Hi Everyone,

It’s been a fun, if slightly soggy, day in Moscow.  The day started with thunder and lightning at sunrise but as we all met up over breakfast the light show subsided.  After breakfast we took a nice walk around Red Square and met up with a local tour guide.  She took us into the Kremlin and showed us all around the old cathedrals inside.  While we were in the Kremlin the skies opened up and it started to rain.  We gave everyone the option to bail out and return to the hotel but this crew is tough and all of the stuck it out.

After touring the Kremlin some folks wanted to do their own thing for a bit so we split into 3 groups for lunch time.  After that we met back in the hotel and reviewed the gear necessary for the climb.  Pete and I split up after that and checked out everyone’s gears individually.  Everyone seems very well prepared with top-notch gear and plenty of mountain food.

Everything is lining up nicely for our departure for Mineralnye Vody and Kisklovodsk tomorrow.

RMI Guides Seth Waterfall, Pete Van Deventer and Team

The Team Touring Moscow  Photo: Seth Waterfall

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Mt. Elbrus: Northside Team Arrives in Moscow

Posted by: Pete Van Deventer, Seth Waterfall | August 23, 2013
Categories: *Expedition Dispatches *Elbrus Northside

Hello from Moscow. 

The RMI Mt. Elbrus Northside team has all arrived and the trip is officially under way.  We met up this evening for a meet-and-greet and then went out to dinner.  The team seems very well aligned as far as goals and expectations for the trip.  It was a short night for us as many folks have just arrived in Moscow and, it’s raining with thunder and lightning all around the downtown area.

Tomorrow we’re scheduled to take a tour of the Kremlin and the other sights around Red Square.  I’ll take some photos and send them on in the afternoon.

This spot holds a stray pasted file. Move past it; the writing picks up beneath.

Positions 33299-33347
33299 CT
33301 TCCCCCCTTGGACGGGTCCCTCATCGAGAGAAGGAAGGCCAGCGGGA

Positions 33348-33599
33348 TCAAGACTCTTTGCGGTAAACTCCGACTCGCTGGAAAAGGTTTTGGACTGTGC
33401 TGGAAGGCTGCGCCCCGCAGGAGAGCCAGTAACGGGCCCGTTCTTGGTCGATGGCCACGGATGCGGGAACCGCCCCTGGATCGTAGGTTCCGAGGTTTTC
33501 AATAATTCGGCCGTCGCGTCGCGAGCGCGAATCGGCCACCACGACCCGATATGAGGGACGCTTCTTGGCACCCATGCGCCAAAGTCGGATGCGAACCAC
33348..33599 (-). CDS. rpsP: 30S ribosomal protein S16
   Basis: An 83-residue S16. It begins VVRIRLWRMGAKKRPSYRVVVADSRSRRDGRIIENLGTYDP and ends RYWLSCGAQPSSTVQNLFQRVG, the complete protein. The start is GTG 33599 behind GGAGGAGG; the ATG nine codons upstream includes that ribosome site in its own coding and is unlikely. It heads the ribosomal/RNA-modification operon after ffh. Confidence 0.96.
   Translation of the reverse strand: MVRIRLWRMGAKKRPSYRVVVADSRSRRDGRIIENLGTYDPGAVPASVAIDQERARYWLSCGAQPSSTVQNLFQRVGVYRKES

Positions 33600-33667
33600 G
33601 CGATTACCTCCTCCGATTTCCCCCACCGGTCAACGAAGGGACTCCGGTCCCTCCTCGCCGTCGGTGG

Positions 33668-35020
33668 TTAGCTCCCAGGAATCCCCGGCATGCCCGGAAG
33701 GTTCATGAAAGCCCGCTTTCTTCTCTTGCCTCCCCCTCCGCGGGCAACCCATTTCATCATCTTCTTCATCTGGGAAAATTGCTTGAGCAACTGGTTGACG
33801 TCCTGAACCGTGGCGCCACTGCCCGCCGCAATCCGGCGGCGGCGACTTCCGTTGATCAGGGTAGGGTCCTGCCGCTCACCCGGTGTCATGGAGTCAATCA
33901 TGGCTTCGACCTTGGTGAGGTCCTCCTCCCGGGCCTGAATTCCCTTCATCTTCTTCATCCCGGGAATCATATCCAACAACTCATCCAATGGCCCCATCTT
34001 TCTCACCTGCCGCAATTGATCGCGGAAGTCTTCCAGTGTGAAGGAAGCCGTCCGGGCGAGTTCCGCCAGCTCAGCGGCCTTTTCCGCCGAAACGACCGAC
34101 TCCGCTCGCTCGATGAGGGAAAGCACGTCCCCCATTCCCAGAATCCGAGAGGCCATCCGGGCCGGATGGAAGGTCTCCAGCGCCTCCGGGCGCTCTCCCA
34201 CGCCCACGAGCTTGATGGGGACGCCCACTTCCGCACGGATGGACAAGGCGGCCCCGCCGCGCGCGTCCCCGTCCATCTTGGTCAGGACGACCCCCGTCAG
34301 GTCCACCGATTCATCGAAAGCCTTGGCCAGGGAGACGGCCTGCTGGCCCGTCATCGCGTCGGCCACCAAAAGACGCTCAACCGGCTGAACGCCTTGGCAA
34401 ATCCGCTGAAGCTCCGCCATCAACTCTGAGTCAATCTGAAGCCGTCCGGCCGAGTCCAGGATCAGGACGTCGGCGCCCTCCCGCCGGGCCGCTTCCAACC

RMI Guides Seth Waterfall & Pete Van Deventer

Mt. Elbrus as seen on approach to Northside Base Camp.  Photo: RMI Collection

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Mt. Rainier: August 19th Team Summits!

Posted by: Pete Van Deventer, Zeb Blais, Andy Hildebrand | August 19, 2013
Categories: *Expedition Dispatches *Mount Rainier
Elevation: 14,410'

The Four Day Summit Climb led by RMI Guide Pete Van Deventer braved the winds to reach the summit of Mt. Rainier this morning.  After a short rest on the summit, the team began their descent shortly before 8 am.  They will return to Camp Muir to refuel before descending to Paradise later today.  We look forward to their arrival in Ashford this afternoon.

Congratulations climbers!

RMI Guide Eric Frank and the Expedition Skills Seminar - Emmons continue to spend their days training.  Today the team moves from their camp on the Inter Glacier to Camp Schurman in preparation for their summit attempt.

The Expedition Skills Seminar - Emmons at camp on the Inter Glacier  Photo: Eric Frank
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Mt. Rainier: August 12th Teams Reach Summit!

Posted by: Pete Van Deventer, Geoff Schellens | August 12, 2013
Categories: *Expedition Dispatches *Mount Rainier
Elevation: 14,410'